with the Kappa Alpha Theto en-
trant, Angela Ohmer receiving the
crown, and Cindy Lee of Pi Beta Phi
named first runner-up.

The Derby Day festivities came to
a close with on all-campus party
held at the Sigma Chi house. With
good times and good spirits, an-
other Sigma Chi Derby Day came
and went.

By; Pam Morice

The Kappas and their coaches are fired up
for this event, the hot tater, which they won.




♦'Aw^



46 Derby Days




Tom Griswald of Q-95 introduces the Dec-a-
Sigs during the festivities




Derby Days 47



Warm, Wet Watermelon Weekend h



The 1984 Lambda Chi Alpha Water-
melon Extravaganza/Melon Mania
was no bust!

Seed Spitting started off the day's
events with each female housing unit
competing. Great distances were re-
corded this year despite the loss of
some seeds in the gravel on the
sidewalk. Nevertheless, the DGs
walked away with the first place tro-
phy, as the men prepared for the
dreaded watermelon toss.

After watching with anticipation at
the heavy melons being hurled through
the air, the men of Sigma Nu pulled
ahead to capture the victory. Watch-
ing spectators were showered with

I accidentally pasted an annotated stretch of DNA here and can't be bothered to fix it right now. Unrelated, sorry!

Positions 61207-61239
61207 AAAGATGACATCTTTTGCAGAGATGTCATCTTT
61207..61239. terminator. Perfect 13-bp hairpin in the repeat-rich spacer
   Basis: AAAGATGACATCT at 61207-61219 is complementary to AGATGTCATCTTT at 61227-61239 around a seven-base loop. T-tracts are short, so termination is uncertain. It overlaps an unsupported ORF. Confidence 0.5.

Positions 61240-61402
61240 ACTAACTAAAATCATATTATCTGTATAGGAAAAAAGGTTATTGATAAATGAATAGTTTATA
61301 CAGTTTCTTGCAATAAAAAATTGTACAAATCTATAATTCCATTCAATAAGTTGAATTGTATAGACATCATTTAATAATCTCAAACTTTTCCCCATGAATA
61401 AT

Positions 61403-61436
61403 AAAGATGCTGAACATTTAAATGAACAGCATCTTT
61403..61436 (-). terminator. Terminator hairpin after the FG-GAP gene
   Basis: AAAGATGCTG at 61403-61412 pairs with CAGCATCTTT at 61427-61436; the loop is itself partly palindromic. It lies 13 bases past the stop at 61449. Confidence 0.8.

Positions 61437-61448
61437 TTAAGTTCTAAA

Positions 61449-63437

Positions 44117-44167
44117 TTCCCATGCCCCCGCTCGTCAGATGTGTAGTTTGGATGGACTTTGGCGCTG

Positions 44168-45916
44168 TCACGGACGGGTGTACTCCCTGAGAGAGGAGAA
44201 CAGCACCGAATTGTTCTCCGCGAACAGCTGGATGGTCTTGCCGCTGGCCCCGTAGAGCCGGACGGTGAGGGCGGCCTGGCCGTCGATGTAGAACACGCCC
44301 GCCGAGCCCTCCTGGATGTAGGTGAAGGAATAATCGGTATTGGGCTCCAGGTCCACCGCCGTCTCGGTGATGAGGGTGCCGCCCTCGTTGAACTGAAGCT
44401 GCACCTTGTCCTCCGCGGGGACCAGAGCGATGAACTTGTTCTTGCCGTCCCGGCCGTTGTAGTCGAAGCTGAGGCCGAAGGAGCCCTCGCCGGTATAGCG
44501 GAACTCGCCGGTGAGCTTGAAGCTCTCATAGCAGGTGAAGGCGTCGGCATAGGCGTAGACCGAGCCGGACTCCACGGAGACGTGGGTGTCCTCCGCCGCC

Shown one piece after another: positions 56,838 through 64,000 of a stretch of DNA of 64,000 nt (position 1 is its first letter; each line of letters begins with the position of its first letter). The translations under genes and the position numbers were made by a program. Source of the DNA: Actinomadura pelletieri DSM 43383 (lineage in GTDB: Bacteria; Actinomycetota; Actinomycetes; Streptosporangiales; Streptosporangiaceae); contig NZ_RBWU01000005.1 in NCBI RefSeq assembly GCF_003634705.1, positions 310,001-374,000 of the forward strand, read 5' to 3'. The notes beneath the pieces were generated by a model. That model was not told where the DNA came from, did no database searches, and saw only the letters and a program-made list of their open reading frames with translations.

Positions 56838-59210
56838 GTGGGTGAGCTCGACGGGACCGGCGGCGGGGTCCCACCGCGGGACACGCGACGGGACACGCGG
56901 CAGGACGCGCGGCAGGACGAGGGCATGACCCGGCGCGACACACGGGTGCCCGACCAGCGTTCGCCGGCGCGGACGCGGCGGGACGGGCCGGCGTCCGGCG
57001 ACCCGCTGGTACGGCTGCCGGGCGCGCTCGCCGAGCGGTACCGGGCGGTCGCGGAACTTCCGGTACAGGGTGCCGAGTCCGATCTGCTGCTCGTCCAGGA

flying watermelon pulps as opponents
displayed their disappointment. Events
continued through out the afternoon
as the Phi Psis took first place in water-
melon bobbing, and the Kappas took
first place in the watermelon eating
contest. Pits and pulp didn't stop flying
either as the men of Sigma Chi dunked
ahead of everyone in the second an-
nual watermelon volleyball gome.

The overall victory for Melon Mania
1984 was won by Kappa Kappa Gam-
ma, and the day come to a rest as
Freshman Kim Frost of Alpha Phi was
awarded Queen of the Patch in the
creative queen competition.
By: Monica Coleman



1W'




Ar




Oflicial MCs of the 1984 Lambda Chi Alpha Wa-
termelon Extravaganza, Tom Rogers and Scott
Mcllrath present the next melon event.





48 Watermelon Extravaganza



Seed spitter Ann Wilson captures the women's
event for Delta Gamma as her sisters Lisa Berger
and Lisa l^iddle await the winning attempt